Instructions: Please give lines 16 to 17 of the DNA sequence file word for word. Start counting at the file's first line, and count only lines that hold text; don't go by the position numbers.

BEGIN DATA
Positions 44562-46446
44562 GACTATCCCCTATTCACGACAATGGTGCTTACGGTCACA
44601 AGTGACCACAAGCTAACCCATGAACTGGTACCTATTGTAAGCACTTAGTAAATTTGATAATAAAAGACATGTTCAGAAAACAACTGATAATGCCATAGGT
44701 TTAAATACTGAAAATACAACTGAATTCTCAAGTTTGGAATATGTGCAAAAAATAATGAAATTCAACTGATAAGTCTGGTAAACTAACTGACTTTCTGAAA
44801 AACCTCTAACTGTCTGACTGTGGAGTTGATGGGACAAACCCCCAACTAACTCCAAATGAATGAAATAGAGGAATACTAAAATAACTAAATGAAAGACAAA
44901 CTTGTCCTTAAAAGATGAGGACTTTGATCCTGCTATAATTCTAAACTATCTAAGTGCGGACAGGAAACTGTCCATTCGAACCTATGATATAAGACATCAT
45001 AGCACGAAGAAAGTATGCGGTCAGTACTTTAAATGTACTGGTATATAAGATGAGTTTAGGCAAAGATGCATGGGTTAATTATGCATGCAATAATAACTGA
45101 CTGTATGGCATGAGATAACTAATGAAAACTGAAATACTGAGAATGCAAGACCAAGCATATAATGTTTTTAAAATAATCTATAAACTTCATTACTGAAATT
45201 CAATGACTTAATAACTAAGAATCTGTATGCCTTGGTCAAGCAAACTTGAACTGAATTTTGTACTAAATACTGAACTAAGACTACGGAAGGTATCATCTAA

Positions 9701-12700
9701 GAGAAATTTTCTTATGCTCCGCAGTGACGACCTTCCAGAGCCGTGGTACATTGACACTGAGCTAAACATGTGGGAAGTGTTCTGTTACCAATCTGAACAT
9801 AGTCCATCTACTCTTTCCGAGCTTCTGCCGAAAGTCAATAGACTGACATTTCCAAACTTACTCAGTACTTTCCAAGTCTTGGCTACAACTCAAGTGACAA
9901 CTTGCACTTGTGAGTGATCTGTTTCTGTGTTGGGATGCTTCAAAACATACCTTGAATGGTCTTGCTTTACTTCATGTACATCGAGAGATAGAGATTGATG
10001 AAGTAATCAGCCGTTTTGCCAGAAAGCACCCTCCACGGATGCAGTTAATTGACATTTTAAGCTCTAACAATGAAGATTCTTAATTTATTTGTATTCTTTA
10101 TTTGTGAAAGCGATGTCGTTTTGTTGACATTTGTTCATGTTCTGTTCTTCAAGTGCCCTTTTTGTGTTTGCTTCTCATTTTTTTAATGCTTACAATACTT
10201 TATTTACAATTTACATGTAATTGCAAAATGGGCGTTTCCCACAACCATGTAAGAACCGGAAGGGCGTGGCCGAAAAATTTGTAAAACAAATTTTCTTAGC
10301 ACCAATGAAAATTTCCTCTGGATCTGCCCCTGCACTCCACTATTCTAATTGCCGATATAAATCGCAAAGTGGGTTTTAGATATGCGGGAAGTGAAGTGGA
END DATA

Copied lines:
10201 TATTTACAATTTACATGTAATTGCAAAATGGGCGTTTCCCACAACCATGTAAGAACCGGAAGGGCGTGGCCGAAAAATTTGTAAAACAAATTTTCTTAGC
10301 ACCAATGAAAATTTCCTCTGGATCTGCCCCTGCACTCCACTATTCTAATTGCCGATATAAATCGCAAAGTGGGTTTTAGATATGCGGGAAGTGAAGTGGA